Depending on the intracellular environment, the wavelength of the isobestic point may be in the range 356-362nm and here accurate positioning is important. Even a small error of 1nm will result in a [Ca++]I-dependent contribution and make the measurement invalid.

Microscope Objectives

Microscope objectives are advanced assemblies of optical elements having multiple optical surfaces. When the excitation spectrum of the dye is measured, the transmission properties of the objectives can be verified.

Based on the quality of the microscope objectives available for work with Fura-2, one may need to measure 352/380, 345/380 or 347/380 ratios instead of the 340/380 ratio to attain desirable signal-to-noise ratios in the measurements.

Measurement of Fluorescence Excitation Spectra of Sample 

When working with multiple probes, it is important to assess the amount of spectral overlap between the probes and the resultant interference between them. The dyes’ fluorescence quantum yield may be considerably different depending on their relative concentrations, and hence the optimal wavelengths of excitation and observation may be different from those utilized with the individual dyes.

Moreover, the two parameters pH and [Ca++] must be measured independently, despite the spectral overlap between their emission spectra and fluorescence excitation.

Figure 3 shows the results of an inappropriate choice of measurement parameters used to attain a meaningful titration of two dyes. Figure 4 shows a successful concurrent double titration obtained using the same buffers with appropriately chosen measurement conditions.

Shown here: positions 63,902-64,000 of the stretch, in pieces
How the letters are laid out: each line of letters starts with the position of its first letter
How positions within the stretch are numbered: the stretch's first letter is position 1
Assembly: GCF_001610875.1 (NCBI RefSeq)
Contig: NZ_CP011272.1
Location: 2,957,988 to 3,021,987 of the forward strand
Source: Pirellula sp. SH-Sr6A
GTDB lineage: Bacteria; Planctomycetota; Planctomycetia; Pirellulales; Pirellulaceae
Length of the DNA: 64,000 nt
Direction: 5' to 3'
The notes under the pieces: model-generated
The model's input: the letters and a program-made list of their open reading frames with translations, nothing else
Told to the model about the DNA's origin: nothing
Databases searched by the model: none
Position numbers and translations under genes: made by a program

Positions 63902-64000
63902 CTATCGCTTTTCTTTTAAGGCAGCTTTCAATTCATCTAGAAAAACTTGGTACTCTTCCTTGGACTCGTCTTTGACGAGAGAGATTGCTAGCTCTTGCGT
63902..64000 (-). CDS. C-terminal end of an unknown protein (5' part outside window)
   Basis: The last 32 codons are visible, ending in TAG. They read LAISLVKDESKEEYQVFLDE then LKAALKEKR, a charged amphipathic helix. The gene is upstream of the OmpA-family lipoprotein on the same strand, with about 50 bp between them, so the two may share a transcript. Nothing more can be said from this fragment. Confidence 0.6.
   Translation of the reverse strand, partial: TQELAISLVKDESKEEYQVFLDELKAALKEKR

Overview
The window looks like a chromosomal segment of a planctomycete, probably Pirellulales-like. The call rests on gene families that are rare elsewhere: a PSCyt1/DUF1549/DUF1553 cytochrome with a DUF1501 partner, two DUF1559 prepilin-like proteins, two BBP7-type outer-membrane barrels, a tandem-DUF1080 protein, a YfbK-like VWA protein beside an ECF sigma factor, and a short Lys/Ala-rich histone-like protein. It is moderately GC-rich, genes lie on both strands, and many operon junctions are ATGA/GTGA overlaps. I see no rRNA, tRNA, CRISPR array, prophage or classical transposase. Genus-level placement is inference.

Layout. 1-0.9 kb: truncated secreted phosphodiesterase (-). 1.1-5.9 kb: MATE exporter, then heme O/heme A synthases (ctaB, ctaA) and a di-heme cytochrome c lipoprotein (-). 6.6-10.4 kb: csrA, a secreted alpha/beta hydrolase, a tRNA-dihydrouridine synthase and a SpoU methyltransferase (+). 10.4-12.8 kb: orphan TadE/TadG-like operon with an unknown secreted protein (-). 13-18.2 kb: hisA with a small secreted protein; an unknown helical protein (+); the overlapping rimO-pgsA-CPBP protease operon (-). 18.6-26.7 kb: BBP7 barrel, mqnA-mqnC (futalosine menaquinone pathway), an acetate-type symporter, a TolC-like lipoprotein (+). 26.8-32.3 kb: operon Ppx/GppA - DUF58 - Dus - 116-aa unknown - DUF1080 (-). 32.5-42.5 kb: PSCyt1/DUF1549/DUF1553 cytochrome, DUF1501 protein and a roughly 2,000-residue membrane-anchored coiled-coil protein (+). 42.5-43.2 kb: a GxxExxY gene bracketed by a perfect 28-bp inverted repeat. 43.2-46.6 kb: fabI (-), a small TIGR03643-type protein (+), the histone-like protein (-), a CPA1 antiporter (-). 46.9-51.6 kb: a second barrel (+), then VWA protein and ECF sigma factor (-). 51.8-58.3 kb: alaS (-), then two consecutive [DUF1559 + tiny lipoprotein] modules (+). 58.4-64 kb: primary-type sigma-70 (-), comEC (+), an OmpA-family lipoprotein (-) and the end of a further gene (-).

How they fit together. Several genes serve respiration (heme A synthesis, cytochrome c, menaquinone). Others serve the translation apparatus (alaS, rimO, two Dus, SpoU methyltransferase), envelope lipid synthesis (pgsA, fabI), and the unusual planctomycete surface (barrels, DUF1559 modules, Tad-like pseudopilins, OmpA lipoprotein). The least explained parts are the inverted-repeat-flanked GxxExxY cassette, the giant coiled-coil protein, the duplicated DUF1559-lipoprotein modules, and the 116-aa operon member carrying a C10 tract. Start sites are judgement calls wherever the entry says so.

Figure 3. Results of inadequate choice of measurement conditions to acquire meaningful titration of two dyes.

Picture 4. Results of successful double titration obtained using same buffers with properly chosen measurement parameters.

Scanning Enables Detection of Inner Filter

Scanning helps in detecting the inner filter effect that pinpoints the cells overloaded with indicator dye. A Fura-2-loaded cell may prevent buffering of intracellular calcium.

Figure 5 shows the fluorescence excitation spectra of two adjoining Fura-2-loaded cells acquired with the PTI ImageScan.

Figure 5. The fluorescence excitation spectra of two Fura-2-loaded cells achieved using PTI ImageScan.

Additionally, when electronic excitation energy transfer takes place between acceptor and donor, the contribution from the fluorescence excitation bands of the donor molecule can be identified in the fluorescence excitation spectrum of the acceptor. Furthermore, the spectral overlap integral between acceptor absorption and donor fluorescence helps in measuring intermolecular distances between acceptor and donor molecules.

Monochromators are excellent alternative to optical filters, which tend to degrade, crack, solarize, smudge and get lost over time. In contrast, monochromators do not degrade even with extended use.

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Last updated: Dec 4, 2013 at 6:06 PM